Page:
Free Shipping on Orders Over $100*

The 10 Steps that Establish Your Baby’s Microbiome

baby-feet-1527456_1280

Research is emerging almost daily on the role of the microbiome in human health. But how do we acquire this mysterious community of microbes and more importantly how do we make sure the good bacteria outnumber the bad?

According to a new book by Toni Harman and Alex Wakeford, Your Baby’s Microbiome, it all starts at birth during a microbial transfer process from mother to baby. Here is a breakdown of the 10-step process known as the “seeding and feeding” of your child’s microbiome:

  1. During pregnancy, the baby develops in the womb in a near-sterile environment.
  2. Late in pregnancy, the balance of the mother’s vaginal microbiome shifts—there’s a higher proportion of certain types of bacteria, such as lactobacilli, which are related to milk.
  3. During vaginal birth, as soon as the waters break the baby becomes exposed to a sudden influx of vaginal microbes in the birth canal.
  4. Vaginal microbes, including the high proportions of lactobacilli, coat the baby’s skin and enter the eyes, ears, nose, vagina (if she’s a girl), and mouth. The baby swallows some of the microbes, too.
  5. Some of the bacteria arrive in the baby’s gut.
  6. The baby is born through the vagina. Immediately, he or she acquires more microbes, perhaps some from the mother’s fecal matter, some from the air, and some from being touched—all these join the “colonization party” in the skin, oral, respiratory, and gut microbiomes. This is the main seeding event for the baby’s gut microbiome.
  7. The baby starts to breastfeed. The lactobacilli bacteria in the baby’s mouth mix with breast milk and start to break down the lactose in the milk to produce energy. The baby swallows breast milk and, with it, some more microbes, including more lactic acid bacteria.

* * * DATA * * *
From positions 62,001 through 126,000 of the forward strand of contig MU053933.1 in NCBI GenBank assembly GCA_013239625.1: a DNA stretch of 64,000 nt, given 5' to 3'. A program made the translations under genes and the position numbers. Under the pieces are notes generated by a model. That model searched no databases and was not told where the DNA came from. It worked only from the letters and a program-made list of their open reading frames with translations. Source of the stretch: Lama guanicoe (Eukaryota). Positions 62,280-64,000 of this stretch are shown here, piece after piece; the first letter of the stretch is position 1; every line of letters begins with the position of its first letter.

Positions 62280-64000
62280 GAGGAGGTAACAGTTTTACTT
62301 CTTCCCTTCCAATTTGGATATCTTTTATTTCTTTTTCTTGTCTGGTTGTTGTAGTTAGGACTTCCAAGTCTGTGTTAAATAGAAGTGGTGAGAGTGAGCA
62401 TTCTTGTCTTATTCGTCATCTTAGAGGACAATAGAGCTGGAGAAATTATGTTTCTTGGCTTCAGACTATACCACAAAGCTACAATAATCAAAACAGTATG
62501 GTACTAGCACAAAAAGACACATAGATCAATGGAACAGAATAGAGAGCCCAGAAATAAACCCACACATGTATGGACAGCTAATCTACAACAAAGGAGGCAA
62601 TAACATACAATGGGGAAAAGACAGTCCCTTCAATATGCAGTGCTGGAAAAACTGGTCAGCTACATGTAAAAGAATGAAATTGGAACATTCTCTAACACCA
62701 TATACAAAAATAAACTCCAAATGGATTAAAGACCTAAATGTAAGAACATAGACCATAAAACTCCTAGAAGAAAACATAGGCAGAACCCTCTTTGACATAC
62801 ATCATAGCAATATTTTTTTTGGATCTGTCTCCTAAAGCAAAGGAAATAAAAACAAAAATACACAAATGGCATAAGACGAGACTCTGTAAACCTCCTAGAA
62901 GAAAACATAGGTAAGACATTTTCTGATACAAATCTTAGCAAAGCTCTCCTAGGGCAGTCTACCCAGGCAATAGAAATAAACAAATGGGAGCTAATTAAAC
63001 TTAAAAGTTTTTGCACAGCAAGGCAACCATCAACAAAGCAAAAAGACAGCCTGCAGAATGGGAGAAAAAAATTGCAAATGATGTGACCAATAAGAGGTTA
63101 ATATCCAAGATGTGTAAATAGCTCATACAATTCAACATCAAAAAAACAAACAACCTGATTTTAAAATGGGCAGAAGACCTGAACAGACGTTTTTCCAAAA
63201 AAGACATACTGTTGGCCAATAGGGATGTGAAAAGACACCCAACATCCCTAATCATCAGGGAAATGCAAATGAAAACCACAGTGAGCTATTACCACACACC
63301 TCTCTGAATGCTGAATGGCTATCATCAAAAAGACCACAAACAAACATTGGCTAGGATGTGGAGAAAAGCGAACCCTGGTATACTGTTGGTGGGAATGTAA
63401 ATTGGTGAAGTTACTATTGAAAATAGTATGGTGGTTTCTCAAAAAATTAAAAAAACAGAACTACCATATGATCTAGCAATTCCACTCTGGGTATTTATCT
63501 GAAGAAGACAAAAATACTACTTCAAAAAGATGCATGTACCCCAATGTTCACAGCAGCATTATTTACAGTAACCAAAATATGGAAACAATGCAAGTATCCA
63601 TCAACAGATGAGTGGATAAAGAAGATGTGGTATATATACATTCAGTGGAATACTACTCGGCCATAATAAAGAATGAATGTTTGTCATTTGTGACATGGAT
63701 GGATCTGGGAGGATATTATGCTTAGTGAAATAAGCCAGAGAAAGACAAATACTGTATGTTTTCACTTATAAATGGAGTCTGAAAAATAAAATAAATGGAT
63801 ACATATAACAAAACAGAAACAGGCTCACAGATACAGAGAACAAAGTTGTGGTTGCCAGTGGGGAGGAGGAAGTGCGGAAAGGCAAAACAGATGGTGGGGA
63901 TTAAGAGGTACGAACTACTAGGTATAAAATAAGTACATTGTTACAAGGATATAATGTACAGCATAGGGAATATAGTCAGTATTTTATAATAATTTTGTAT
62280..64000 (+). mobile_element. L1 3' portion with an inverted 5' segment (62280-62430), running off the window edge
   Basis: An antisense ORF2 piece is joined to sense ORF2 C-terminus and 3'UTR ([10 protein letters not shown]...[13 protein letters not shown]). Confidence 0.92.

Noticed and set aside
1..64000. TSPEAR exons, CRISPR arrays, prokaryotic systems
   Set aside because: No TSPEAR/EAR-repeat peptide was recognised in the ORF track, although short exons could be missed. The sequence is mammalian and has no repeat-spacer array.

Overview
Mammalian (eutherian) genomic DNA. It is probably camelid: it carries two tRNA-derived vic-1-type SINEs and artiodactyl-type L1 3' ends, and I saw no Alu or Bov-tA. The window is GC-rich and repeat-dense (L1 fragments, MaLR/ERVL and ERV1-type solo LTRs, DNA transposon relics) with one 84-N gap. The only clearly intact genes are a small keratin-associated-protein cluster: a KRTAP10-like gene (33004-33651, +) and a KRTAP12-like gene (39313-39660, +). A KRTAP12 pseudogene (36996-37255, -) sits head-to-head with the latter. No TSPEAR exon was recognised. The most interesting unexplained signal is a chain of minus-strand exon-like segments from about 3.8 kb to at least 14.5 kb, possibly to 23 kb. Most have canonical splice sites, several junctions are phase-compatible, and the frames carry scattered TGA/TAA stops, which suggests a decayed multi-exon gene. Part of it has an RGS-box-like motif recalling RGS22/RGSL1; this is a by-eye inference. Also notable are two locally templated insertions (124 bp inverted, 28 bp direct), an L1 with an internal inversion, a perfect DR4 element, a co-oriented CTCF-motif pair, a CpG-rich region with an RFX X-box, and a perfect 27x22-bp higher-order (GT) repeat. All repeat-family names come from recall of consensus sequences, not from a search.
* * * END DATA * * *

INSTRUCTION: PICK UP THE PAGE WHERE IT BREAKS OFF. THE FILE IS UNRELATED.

8. In the baby’s gut, the bacteria are starting to grow hungry.
  9. The food arrives! Breast milk provides nutrition and lactose (sugars) to feed the hungry baby, and special oligosaccharide (prebiotic sugars) that feed the hungry bacteria. This is the feeding part of the process.
  10. With energy from the sugars, the lactobacilli and, in particular, the bifidobacteria (from the fecal matter and breast milk) multiply, quickly colonizing the baby’s gut microbiome and preventing other harmful bacteria from taking hold. These early arrivals in the gut also start training the infant immune system. A perfect process!
Share This:

Read The Book

Your Baby's Microbiome

The Critical Role of Vaginal Birth and Breastfeeding for Lifelong Health

$19.95

Recent Articles

How to Make Biochar

For something that looks like a lump of charcoal, biochar certainly has a great press agent. The subject of books, articles, blog posts, research papers, workshop presentations, conference talks, and various top-ten-ideas-that-will-change-the-world lists, biochar enjoys a reputation that has, so far, exceeded its actual accomplishments. That’s too bad. Its potential ability to address a variety…

Read More
A tray of bees

Biodynamic Beekeeping 101

Spring is here and I don’t know about you, but I can’t wait to get started on all of the projects I mapped out during the cold winter months – including trying my hand at incorporating bees into my homesteading adventure! As a new-bee (get it?!), I need help to get started so I did…

Read More
A cast iron skillet with a tomato and spinach frittata

Breakfast: Keto-Style and Kid-Approved

If you’ve been following a ketogenic diet for a while now you probably have a few hacks of your own when it comes to cooking up delicious low-carb breakfast options. If you’re new to the program, you’re probably wondering how many different ways you can cook an egg because that’s the only thing allowed. (You’re…

Read More
Two glasses of colored Kvass on a table

Kvass: A Nourishing, Fermented Beverage

Looking to add another recipe to your fermenting repertoire? Try your hand at kvass. This nourishing beverage calls for just a few simple ingredients and only takes a couple of days to ferment. Use beets or get creative with various fruit combinations like Blueberry Lemon Mint or Ginger Apple Lime. The following recipes are from The Heal…

Read More
A hand wearing a rubber medical glove holding a tray with pink bacteria inside

Bacteria: Our Ancestors and Coevolutionary Partners

Fermentation is the transformation of food by various bacteria, fungi, and the enzymes they produce. People harness this transformative power in order to produce alcohol, to preserve food, and to make it more digestible, less toxic, and/or more delicious. It’s played an instrumental role in human cultural evolution and has become a cultural phenomenon of…

Read More